There can be a fine line separating a film that is a “slow burn” from a film that is simply slow. Moka, the new character drama from director Frederic Mermoud, may be a personal litmus test for viewers. The film-making is assured. The performances are uniformly excellent. But even at 90 minutes, Moka takes its time arriving at a conclusion that many viewers will see coming a mile away.
Diane (Emmanuelle Devos) has suffered a tragic loss. Through conversations about police investigations and characters mentioning “the accident”, we learn that her son has been killed some months earlier by a blonde woman in a brown vehicle who sped away from the scene. Diane is adrift, aimless. She is incapable of resuming her life while her son’s killer remains unfound. She hires a private investigator who leads her to Marlene (Nathalie Baye), the woman she believes may be responsible for her son’s death. Diane befriends Marlene in an effort to confirm her suspicions.
The themes and events depicted in Moka are muted. Even the color palette of the film is dulled, subdued. Diane has been stunted by her son’s death, unable to “move on” or to “put the pieces back together”. She is estranged from her husband, unmoored from her former life. She acts erratically as people who have experienced a tragedy often do. She lives in a state of suspended animation. And so does the film. It’s an effective way to tell Diane’s story, but it may try the patience of the average film-goer.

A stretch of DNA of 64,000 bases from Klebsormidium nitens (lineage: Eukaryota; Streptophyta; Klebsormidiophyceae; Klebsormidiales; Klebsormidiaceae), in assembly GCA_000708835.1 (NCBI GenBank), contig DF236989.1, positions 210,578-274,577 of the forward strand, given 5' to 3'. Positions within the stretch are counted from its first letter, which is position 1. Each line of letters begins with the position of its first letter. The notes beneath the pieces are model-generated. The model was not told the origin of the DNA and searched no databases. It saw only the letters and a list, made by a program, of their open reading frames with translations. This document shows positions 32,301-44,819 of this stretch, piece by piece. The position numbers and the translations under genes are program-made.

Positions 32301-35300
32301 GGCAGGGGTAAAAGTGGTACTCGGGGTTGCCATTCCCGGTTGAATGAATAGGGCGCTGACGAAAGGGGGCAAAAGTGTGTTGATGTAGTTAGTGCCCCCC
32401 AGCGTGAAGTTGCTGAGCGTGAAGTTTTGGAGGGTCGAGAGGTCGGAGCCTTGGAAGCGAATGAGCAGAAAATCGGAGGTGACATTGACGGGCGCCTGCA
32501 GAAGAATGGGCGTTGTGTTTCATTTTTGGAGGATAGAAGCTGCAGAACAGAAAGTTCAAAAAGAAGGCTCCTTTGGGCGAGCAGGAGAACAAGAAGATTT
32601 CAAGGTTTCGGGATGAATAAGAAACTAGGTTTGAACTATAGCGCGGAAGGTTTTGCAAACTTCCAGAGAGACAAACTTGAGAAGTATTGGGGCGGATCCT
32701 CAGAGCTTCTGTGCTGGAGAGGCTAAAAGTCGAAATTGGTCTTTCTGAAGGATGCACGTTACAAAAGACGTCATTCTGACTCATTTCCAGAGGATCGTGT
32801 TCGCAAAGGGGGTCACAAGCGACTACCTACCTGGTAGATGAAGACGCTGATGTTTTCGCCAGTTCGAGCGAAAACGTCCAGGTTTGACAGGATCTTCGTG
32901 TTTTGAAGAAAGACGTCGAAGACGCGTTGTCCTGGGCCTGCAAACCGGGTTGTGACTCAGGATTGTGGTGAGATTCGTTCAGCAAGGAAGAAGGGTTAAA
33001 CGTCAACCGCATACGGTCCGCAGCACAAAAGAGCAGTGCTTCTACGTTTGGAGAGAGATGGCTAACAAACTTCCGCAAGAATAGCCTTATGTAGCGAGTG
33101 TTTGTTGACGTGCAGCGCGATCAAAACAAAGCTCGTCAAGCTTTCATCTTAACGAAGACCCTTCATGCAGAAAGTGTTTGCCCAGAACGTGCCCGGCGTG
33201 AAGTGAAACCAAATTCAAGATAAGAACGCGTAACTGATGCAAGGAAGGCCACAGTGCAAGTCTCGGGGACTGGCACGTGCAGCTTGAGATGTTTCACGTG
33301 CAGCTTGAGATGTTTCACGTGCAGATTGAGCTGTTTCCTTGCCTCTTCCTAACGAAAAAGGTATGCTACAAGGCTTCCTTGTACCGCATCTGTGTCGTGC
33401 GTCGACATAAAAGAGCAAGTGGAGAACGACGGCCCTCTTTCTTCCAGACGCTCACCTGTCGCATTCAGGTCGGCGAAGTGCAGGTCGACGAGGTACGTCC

Character dramas such as this can easily veer into melodrama, devolving into teeth gnashing and tears. Moka avoids overt attempts to pull at the audience’s heartstrings by showing us a mother who is several months into her loss. She’s at a point where she needs to start making peace with her new life, but she can’t because the story of her son’s death doesn’t have a conclusion. Diane needs to discover the truth. By finding the ending of her son’s life, she can give herself a new beginning.
I refer to Moka as an “eye of the beholder” films. It’s the type of film that goes to the core of your personal aesthetic as a film fan. Some will be bored by its languid pace while others will find it an honest account of grief and the incomprehensible way that accidents and misfortunes can change a life in an instant. With summer multiplexs filled with movies that go BOOM, I found Moka to be an interesting change of pace.
Moka is currently playing in Landmark Theatre locations across the country.
The Movie Isle
Scott Phillips holds a degree in print journalism from the University of Georgia and is currently a member of the Georgia Film Critics Association (GAFCA). In addition to his role as a correspondent for Timed Edition, Scott serves as the Executive Editor and Senior Writer for themovieisle.com. From 2013 through 2017, he reviewed films for filmdispenser.com. Along with his duties as a critic, Scott serves as the Content Programmer for the Way Down Film Festival held in Columbus, Georgia every fall.